These registers were created to service and reflect the management of the parish workhouse, first opened in 1737. The house could accommodate up to seventy people, and the population was made up of the sick and disabled, widows and their families, children and spouses deserted by parents and partners, illegitimate children and their mothers, the old and infirm, and deserted or orphaned children.
The volumes reproduced in this database are part of a complex and nearly complete set of parochial records that encompass the whole range of interactions between the parish and individual paupers. Account books, vestry minutes, workhouse committee minutes, outdoor relief accounts, pauper apprenticeship records, and a comprehensive set of settlement examinations, along with a plethora of miscellaneous documents, survive for Chelsea for the mid-eighteenth century, and are preserved in the London Metropolitan Archives
The individuals whose experiences are recorded in these registers were paupers, and they are most likely also to appear in records associated with poor relief. Many will have been subject to a Settlement Examination, and their names are very likely to appear in the Settlement and Bastardy Examinations for Chelsea, 1733-1750, available online.
A significant proportion of paupers were removed from or to another parish. Where the other parish was St Clement Danes, St Dionis Backchurch, or St Botolph Aldgate, their name should appear in the relevant parish records. Where the parish of settlement or removal was St Martin in the Fields, their name is likely to appear in the St Martins Workhouse Register (SWR) and Settlement Examinations (SET).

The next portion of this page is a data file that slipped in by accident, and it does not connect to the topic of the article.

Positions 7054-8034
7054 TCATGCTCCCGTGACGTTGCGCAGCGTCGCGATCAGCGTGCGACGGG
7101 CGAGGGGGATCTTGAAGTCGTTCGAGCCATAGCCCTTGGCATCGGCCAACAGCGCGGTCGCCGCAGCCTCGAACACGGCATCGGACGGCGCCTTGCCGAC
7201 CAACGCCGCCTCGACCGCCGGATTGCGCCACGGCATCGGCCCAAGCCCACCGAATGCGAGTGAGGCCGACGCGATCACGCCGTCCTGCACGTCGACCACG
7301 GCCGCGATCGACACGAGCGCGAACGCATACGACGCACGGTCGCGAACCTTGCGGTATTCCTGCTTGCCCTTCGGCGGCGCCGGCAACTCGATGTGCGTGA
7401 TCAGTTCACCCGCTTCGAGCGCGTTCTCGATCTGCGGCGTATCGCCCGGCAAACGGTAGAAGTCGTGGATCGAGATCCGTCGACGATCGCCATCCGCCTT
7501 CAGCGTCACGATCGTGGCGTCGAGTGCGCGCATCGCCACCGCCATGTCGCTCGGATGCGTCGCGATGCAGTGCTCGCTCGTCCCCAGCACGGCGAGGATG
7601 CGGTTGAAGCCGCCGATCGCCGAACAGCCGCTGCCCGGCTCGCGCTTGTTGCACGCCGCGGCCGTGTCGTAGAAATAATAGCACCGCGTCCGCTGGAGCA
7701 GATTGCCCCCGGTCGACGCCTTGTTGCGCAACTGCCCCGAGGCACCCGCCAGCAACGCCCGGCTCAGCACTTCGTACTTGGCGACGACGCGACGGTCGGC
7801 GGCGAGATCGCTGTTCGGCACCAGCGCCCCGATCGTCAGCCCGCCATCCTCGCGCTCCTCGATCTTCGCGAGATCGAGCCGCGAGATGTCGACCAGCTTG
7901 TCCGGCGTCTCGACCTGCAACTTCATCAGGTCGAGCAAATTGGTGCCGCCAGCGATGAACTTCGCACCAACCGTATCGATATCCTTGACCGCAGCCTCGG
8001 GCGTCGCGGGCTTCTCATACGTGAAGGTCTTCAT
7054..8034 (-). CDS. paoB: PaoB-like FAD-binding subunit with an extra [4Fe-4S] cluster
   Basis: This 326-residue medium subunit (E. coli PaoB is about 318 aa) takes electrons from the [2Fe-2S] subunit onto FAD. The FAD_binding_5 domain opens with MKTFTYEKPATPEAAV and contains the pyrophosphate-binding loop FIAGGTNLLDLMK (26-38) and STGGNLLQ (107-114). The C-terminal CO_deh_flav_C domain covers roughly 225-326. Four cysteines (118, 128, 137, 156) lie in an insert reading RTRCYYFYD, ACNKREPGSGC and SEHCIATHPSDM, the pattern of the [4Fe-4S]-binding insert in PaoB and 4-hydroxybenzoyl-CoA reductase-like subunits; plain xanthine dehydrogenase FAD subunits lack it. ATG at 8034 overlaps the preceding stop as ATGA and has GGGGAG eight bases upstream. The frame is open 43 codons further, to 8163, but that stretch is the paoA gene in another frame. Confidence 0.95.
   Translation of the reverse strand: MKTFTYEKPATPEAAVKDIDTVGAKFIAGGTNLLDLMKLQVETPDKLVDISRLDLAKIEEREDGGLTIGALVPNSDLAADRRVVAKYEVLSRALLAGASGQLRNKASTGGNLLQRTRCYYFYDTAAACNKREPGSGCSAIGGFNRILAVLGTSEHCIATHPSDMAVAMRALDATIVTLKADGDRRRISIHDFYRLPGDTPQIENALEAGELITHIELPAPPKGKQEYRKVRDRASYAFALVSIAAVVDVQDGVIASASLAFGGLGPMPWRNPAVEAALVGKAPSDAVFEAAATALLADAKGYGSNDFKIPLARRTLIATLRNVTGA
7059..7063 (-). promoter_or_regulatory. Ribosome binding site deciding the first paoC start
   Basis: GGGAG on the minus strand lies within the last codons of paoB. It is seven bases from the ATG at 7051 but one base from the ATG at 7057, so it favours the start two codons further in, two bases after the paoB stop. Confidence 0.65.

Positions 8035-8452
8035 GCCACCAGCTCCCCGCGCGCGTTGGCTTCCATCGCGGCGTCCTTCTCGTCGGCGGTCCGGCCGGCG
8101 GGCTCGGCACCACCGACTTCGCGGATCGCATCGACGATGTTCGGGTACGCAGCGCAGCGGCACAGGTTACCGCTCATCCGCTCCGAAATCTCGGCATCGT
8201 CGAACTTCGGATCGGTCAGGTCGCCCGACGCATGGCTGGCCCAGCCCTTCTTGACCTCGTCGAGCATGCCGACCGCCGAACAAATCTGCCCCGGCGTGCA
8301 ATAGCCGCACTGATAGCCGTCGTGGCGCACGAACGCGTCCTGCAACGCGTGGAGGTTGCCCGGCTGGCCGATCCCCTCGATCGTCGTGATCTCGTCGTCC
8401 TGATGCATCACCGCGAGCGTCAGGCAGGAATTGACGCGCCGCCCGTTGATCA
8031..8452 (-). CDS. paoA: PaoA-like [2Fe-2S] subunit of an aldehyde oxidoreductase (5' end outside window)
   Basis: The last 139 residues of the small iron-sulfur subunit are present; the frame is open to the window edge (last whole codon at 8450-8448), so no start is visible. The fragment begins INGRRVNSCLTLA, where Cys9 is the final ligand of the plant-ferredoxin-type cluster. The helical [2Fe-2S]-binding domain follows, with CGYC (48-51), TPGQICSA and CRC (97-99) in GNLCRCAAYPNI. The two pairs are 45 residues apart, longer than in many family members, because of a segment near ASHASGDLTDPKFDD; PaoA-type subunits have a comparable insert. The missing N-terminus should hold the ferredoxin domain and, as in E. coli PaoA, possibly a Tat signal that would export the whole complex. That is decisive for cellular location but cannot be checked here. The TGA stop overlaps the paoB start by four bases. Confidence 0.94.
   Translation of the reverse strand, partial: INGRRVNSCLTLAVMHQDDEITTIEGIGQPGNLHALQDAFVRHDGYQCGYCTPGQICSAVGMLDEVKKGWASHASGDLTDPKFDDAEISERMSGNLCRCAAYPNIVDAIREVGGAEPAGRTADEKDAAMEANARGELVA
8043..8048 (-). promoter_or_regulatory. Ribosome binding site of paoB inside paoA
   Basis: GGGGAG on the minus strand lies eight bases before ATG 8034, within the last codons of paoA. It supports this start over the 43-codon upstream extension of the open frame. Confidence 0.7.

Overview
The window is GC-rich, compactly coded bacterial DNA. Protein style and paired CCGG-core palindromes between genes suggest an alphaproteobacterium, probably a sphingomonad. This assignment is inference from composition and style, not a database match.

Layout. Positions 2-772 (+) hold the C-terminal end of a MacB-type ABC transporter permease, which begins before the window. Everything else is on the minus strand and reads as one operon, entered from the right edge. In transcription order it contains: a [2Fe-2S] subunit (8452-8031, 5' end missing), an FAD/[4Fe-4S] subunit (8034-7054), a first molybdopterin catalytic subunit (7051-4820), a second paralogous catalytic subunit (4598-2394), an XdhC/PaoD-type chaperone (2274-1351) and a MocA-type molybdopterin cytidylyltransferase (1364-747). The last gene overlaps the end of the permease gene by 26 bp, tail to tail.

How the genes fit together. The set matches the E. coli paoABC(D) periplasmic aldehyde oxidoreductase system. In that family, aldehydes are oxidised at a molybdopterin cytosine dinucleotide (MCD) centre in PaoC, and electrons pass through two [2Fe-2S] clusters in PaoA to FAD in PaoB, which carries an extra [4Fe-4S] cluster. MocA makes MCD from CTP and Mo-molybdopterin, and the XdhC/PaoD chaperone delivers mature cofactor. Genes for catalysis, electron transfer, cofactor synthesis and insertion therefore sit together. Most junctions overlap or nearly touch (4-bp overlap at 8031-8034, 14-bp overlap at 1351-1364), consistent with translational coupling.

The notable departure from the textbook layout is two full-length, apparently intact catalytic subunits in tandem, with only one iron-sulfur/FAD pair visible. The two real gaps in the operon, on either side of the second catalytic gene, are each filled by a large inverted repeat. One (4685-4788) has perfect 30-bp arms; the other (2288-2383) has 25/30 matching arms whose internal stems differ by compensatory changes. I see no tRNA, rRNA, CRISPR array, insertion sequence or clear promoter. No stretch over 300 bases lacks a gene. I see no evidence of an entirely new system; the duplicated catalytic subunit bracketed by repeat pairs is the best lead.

There is a smaller chance that the inmates of the St Luke Chelsea workhouse were caught up in the system of vagrant removal or in the criminal justice system, as either victims or perpetrators. If so, their names would also appear in the Sessions Papers (PS) for Middlesex, the Old Bailey Proceedings, and perhaps in the records of Bridewell if they were charged with vagrancy in the City of London.
- Boulton, Jeremy. The Poor Among the Rich: Paupers and the Parish, in the West End, 1600-1724. In Griffiths, Paul and Jenner, Mark S. R. (ed.), Londinopolis: Essays in the Cultural and Social History of Early Modern London. Manchester and New York: Manchester University Press, 2000, pp. 197-225.
- Hitchcock, Tim and Black, John (ed.). Chelsea Settlement and Bastardy Examinations, 1733-66. London Record Society, 33. London: London Record Society, 1999 for 1996.
- Hitchcock, Tim. 'Unlawfully begotten on her body': Illegitimacy and the Parish Poor in St Luke's Chelsea. In Hitchcock, Tim; King, Peter; and Sharpe, Pamela (ed.), Chronicling Poverty: The Voices and Strategies of the English Poor, 1640-1840. Basingstoke and London: Macmillan, 1997, pp. 70-86.
For further reading on this subject see the London Lives Bibliography.